Sebastian Errazuriz has an easy-to-understand love for Vallée de Joux, Switzerland. For its deep-seated valleys; for its vast stretches of lake; and for its uninhabited wilderness that has inspired his latest sculpture, Second Nature, which was devised at the request of Audemars Piguet. Since 1875, the luxury Swiss watchmaker has continually explored the often obscure relationship between the worlds of art and horology, from its cutting-edge factory that’s sleepily sat in the small village of Le Brassus, nestled deep within Vallée de Joux.
“First and foremost, the effort is to make a meaningful and significant contribution to the art worlds, and also for us to be transformed by the art world at the same time,” says Michael Freeman, a historian speaking on behalf of Audemars Piguet. “We begin with the premise that watches themselves are cultural objects that were created by artists,” he tells MOJEH. “Where does art, where does technology, where does artisanship all come together? These are the types of themes we like to explore.”
For the second consecutive year, Audemars Piguet have collaborated with Errazuriz, a Chilean-born artist and sculptor, who designed a sumptuous lounge celebrating the brand’s heritage at this year’s edition of Art Basel. The folkloric space reflected the handsome forests that dominate the watchmaker’s storied hometown, and showcased Errazuriz’s Second Nature – an extravagant wooden sculpture of a crooked tree. “I wanted to create a tree that could act as a homage to the watchmakers,” the New York-based artist divulges to MOJEH, his eyes thoughtfully flickering to the grandiose piece.
The atmospheric and dimly lit showcase is strangely dramatic, with heavy charcoal-coloured surfaces interrupted by numerous spotlights that illuminate a carefully selected collection of Audemars Piguet’s extraordinary timepieces. Second Nature takes centre stage; the tree’s twisted branches coil sideways, like squirming tentacles grabbling with some unknown treasure. Designed to evolve with the seasons, the artwork depicts the watchmaker’s growth and innovation while its roots represent tradition; Audemars Piguet is the oldest Haute Horlogerie manufacturer still in the hands of its founding families.
“The tree isn’t a traditional straight tree, but instead the kind you’d see on the top of a hillside, where the wind has been hitting it constantly over the years. There’s a mix – its DNA has wanted it to grow upwards, but its circumstances have pushed it down into its final shape.” Carving the physical model was time-consuming and included an element of technical complexity that mirrors the craftsmanship and advanced mechanics inherent to watchmaking. “If you look at the mechanism of a watch,” explains Errazuriz, glancing down at his own wrist, “all those little bits and pieces that move and connect to make it work weren’t designed by one single person.” Art and timepieces are also similar, he adds, because they’ve both become a self-indulgent luxury. “We no longer need watches,” he insists. “The function of a watch has lost its protagonism. They’re now objects of status, melancholic reminders of other eras – they’re exhibitors of ingenuity.”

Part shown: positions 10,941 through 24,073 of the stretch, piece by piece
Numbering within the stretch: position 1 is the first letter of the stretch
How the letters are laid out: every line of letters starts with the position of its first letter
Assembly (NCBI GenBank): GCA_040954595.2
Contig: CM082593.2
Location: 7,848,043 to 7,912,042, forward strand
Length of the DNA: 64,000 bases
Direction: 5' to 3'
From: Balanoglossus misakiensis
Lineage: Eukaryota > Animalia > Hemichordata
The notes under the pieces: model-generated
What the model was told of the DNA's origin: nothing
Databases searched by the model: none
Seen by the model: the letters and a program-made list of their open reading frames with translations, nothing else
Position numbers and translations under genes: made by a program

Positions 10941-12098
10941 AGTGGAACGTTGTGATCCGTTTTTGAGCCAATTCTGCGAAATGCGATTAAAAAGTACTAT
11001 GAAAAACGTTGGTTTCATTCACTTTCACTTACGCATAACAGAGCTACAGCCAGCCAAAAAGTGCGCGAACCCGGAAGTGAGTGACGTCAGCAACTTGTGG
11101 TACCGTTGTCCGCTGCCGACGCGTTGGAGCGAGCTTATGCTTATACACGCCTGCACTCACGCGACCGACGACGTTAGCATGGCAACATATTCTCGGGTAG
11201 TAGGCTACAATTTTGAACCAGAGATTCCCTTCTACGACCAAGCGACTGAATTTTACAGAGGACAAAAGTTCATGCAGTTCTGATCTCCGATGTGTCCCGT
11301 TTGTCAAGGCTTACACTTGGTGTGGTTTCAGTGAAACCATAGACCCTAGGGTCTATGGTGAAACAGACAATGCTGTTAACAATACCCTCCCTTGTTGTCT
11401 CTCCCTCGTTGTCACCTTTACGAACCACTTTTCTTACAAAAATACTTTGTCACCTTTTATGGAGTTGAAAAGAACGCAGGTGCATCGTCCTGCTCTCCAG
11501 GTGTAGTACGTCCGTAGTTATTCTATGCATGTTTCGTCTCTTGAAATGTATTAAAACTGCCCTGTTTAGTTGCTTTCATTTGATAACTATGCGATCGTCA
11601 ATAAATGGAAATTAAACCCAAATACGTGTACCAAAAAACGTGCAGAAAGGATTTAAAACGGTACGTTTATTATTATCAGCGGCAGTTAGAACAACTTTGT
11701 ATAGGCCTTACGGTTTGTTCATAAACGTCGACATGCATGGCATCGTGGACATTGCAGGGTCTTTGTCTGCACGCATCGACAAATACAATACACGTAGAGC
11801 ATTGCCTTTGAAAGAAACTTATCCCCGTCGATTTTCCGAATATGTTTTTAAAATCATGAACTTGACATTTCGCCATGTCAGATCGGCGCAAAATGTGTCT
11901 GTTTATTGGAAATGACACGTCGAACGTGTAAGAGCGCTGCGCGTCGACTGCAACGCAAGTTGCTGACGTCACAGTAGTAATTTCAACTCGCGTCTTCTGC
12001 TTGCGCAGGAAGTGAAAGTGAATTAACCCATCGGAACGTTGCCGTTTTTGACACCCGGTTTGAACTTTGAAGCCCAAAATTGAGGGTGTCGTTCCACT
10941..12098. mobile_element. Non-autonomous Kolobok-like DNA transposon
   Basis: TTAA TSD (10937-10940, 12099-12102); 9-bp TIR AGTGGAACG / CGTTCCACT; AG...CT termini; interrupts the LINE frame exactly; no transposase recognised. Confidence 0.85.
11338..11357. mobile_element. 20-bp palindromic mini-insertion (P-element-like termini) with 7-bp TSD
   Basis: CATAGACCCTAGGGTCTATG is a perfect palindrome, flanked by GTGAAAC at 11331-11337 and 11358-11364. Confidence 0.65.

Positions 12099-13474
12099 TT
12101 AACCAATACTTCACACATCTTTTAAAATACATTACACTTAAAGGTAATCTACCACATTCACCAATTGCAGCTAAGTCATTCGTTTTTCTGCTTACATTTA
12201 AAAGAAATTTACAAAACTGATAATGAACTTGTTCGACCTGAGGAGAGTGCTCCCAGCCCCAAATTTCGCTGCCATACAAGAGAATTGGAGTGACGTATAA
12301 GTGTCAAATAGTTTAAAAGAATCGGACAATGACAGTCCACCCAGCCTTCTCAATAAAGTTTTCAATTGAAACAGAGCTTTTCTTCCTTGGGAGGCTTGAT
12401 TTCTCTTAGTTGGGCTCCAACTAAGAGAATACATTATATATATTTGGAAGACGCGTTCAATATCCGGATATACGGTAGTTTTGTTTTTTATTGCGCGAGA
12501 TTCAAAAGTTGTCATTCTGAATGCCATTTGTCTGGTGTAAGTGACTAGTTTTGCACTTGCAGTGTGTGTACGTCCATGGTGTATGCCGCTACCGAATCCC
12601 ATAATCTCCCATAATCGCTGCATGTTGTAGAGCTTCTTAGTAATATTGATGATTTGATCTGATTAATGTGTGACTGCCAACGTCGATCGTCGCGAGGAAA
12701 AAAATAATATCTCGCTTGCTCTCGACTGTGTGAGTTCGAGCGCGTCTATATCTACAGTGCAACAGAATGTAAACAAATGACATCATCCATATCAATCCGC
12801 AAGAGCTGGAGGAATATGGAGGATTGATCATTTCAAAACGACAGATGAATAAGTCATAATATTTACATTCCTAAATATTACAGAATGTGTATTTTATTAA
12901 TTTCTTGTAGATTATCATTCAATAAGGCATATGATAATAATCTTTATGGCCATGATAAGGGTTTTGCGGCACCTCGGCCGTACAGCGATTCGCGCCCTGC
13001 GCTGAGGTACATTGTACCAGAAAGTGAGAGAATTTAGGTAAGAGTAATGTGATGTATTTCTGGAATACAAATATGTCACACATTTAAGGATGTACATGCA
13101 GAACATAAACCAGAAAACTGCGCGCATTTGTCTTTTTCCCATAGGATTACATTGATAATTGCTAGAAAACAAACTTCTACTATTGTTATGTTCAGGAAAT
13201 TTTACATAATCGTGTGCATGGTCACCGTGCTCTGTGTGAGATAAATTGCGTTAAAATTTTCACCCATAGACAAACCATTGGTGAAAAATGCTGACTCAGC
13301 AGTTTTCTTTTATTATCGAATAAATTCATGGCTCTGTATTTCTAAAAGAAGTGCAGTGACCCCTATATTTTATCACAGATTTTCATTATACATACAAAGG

“It is always a great inspiration to work with artists who understand our core values and who are able to creatively translate them through their own point of view,” says Olivier Audemars, vice president of the board of directors at Audemars Piguet. Multidisciplinary artist Lars Jan has been selected to create the brand’s next art commission at Art Basel Miami 2017. “The watch practice to me is quite an artistic one,” he contemplates. “A great deal of aesthetic consideration goes into the interior of a watch, which will, in fact, never be seen by the user. That’s something that resonates with me very strongly, because 90 per cent of what I do as an artist will not be perceived.”
For Jan and Errazuriz, who at the age of 28 became the second living artist to have a work auctioned at Sotheby’s, this creative excellence and technical mastery can only be achieved with unwavering commitment. Errazuriz travelled numerous times to Vallée de Joux to ensure his sculpture accurately captures the essence of both the brand and region. “Why the hell would you want to be making watches by hand in a little valley in Switzerland?” Errazuriz asks, in total disbelief. “It’s insane,” he chuckles, “nonetheless it’s done. It’s done out of love, and out of passion.”